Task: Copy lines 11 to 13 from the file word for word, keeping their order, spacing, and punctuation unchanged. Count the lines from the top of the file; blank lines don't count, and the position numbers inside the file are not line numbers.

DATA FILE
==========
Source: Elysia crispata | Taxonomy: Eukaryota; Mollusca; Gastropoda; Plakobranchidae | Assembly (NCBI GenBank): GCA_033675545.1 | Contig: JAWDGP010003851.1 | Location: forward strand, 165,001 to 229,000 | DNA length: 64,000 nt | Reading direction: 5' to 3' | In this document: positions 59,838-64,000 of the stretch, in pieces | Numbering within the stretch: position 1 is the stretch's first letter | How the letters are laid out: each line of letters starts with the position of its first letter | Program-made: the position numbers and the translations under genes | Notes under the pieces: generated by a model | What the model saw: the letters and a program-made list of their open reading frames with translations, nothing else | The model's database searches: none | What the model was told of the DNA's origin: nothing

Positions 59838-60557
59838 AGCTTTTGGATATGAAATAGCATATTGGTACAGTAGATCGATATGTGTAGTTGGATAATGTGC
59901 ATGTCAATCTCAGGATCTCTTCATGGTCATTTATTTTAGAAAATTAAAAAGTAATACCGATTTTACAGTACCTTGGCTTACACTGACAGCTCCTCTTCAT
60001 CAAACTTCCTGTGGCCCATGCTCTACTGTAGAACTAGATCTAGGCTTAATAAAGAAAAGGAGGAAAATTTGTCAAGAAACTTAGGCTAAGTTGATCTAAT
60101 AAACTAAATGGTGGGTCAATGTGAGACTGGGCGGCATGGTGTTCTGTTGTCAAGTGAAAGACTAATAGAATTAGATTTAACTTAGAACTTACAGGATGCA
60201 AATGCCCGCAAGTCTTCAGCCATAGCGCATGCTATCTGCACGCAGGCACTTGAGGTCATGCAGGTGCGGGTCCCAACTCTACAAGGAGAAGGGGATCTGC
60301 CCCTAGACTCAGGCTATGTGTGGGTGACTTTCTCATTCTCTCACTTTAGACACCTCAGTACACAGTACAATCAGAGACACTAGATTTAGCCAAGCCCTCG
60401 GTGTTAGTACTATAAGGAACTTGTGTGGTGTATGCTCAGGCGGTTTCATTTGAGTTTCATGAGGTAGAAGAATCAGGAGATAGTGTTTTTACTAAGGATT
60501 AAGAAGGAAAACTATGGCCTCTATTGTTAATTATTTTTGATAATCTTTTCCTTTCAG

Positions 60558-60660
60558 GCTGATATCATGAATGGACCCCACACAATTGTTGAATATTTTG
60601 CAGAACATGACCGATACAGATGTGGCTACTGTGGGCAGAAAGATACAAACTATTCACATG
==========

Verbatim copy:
Positions 60558-60660
60558 GCTGATATCATGAATGGACCCCACACAATTGTTGAATATTTTG
60601 CAGAACATGACCGATACAGATGTGGCTACTGTGGGCAGAAAGATACAAACTATTCACATG